In terms of songwriting, Fein utilizes a very distinct method that’s as entrancing as the music itself, and it’s resulted in a diverse assemblage of keyboards and synthesizers.
“I started collecting these weird, old synths,” she explains. “Now, I have a stupid amount of them, and they’re all over my room and under my bed—it looks ridiculous. The biggest thing I realized—which was awesome for me—was that I used to write songs in a more traditional way: I’d sit down at a piano or keyboard and try to write a whole song. I would write the verse, then the chorus. I would start with maybe a bass line or some chords, and then I’d write the melody, and the lyrics would come. I would try to write the whole thing and maybe edit it and do this whole traditional thing.”
Tradition, however, is not always meant to be followed, which Fein soon came to terms with.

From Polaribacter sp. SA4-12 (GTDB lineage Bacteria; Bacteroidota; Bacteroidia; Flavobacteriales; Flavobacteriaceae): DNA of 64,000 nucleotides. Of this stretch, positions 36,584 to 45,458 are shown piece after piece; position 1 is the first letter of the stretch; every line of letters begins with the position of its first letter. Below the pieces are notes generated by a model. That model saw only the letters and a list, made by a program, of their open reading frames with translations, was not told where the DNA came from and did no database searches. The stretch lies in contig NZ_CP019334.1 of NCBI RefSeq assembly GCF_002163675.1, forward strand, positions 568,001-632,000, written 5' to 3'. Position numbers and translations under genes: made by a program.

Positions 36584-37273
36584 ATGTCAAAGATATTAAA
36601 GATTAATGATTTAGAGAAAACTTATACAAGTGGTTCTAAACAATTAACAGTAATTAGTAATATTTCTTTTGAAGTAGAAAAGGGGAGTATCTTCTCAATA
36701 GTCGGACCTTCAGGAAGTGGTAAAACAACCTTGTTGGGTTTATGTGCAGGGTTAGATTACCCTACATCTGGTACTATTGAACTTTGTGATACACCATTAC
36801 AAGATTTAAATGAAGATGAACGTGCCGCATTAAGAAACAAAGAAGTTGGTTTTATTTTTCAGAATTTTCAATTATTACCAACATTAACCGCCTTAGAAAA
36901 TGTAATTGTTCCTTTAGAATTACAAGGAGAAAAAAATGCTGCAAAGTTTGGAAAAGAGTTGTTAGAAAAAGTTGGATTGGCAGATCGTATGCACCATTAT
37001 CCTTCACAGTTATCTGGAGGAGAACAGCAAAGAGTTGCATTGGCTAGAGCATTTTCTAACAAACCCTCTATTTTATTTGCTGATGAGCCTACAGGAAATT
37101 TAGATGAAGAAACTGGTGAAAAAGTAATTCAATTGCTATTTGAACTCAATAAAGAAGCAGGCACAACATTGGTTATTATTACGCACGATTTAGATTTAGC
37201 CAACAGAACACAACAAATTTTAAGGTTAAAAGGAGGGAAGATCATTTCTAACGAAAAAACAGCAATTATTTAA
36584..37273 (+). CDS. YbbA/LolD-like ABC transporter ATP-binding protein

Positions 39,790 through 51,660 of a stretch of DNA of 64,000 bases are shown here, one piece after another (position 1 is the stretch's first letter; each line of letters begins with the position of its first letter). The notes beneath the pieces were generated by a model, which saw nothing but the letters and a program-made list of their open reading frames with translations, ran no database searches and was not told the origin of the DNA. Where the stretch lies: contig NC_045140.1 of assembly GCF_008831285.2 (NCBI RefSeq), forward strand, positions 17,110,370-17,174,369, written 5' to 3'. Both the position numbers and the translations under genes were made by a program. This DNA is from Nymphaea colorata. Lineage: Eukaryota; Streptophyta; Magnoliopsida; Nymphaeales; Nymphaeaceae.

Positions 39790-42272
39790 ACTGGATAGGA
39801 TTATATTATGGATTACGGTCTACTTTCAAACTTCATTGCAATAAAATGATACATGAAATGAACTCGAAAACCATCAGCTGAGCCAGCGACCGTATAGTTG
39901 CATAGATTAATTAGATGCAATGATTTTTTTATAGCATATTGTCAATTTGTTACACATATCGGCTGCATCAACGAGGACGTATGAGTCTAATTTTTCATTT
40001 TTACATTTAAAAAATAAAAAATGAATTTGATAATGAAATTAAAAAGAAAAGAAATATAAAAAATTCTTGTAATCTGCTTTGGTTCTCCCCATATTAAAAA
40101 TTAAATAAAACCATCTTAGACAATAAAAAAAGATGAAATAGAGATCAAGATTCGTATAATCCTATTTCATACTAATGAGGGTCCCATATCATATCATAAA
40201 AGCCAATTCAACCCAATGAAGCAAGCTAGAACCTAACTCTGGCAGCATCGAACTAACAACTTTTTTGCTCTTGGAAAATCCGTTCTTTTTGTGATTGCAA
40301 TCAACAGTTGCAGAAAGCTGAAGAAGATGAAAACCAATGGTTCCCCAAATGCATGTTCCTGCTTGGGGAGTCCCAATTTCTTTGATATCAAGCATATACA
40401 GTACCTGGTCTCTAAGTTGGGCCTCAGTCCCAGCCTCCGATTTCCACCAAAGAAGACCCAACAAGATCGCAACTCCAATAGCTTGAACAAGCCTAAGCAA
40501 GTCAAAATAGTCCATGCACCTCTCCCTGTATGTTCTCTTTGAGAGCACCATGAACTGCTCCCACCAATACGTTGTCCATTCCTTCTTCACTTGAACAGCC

“I started to get frustrated,” she confesses. “I felt like because I was alone a lot of the time that I wanted to have more things going. I wished that I could clone myself so that I could be playing the beat, or playing the bass line, and then playing the keyboard part, because I found myself pushing it further and getting way more inspired and just doing weirder, cooler, more interesting things. It dawned on me that I needed to record and write at the same time, because I felt like I needed to be able to lay down a bass line and then put chords over it, and then jam for a little while. I’d loop a section and play it back, and then did all kinds of weird things—I d put on my weird lights. Back when I was in Illinois, I’d just go into a zone. I had a vocal effects station. I’d just get weird with it and experiment. Sometimes I’d just babble and not necessarily have any words, but let the melody come out, and I’d really try to sing from whatever I was feeling and just crack that really wide open. I felt like I was writing way more interesting stuff when I was recording and being able to almost stream-of-consciously let the melodies and the lyrics stream out, but not just with the one keyboard and my voice—getting to layer everything up and have a beat. Sometimes I find great inspiration from just a drum beat and not just the chord from a synth or the chord from a piano. Once I figured that out, I felt like the whole project and the songwriting exploded. I continue to do that to this day.”